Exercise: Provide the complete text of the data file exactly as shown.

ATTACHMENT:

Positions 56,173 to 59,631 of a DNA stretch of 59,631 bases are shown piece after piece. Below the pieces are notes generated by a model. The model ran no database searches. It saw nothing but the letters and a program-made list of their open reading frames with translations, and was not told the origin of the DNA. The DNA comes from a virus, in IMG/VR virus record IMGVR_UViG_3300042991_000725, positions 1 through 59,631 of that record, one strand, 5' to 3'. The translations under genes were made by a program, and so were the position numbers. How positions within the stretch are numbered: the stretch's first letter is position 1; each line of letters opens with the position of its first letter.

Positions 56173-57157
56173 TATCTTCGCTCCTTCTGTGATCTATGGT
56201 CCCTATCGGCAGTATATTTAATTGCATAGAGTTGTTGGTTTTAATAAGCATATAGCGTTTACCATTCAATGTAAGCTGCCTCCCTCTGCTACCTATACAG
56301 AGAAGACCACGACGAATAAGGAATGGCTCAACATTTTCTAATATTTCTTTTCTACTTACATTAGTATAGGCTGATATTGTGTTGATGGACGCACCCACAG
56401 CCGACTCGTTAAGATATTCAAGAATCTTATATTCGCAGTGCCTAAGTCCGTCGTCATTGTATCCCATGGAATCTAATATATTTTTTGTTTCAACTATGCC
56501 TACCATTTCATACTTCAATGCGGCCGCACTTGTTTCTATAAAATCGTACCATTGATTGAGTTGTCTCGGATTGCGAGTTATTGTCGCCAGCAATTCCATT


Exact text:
Positions 56,173 to 59,631 of a DNA stretch of 59,631 bases are shown piece after piece. Below the pieces are notes generated by a model. The model ran no database searches. It saw nothing but the letters and a program-made list of their open reading frames with translations, and was not told the origin of the DNA. The DNA comes from a virus, in IMG/VR virus record IMGVR_UViG_3300042991_000725, positions 1 through 59,631 of that record, one strand, 5' to 3'. The translations under genes were made by a program, and so were the position numbers. How positions within the stretch are numbered: the stretch's first letter is position 1; each line of letters opens with the position of its first letter.

Positions 56173-57157
56173 TATCTTCGCTCCTTCTGTGATCTATGGT
56201 CCCTATCGGCAGTATATTTAATTGCATAGAGTTGTTGGTTTTAATAAGCATATAGCGTTTACCATTCAATGTAAGCTGCCTCCCTCTGCTACCTATACAG
56301 AGAAGACCACGACGAATAAGGAATGGCTCAACATTTTCTAATATTTCTTTTCTACTTACATTAGTATAGGCTGATATTGTGTTGATGGACGCACCCACAG
56401 CCGACTCGTTAAGATATTCAAGAATCTTATATTCGCAGTGCCTAAGTCCGTCGTCATTGTATCCCATGGAATCTAATATATTTTTTGTTTCAACTATGCC
56501 TACCATTTCATACTTCAATGCGGCCGCACTTGTTTCTATAAAATCGTACCATTGATTGAGTTGTCTCGGATTGCGAGTTATTGTCGCCAGCAATTCCATT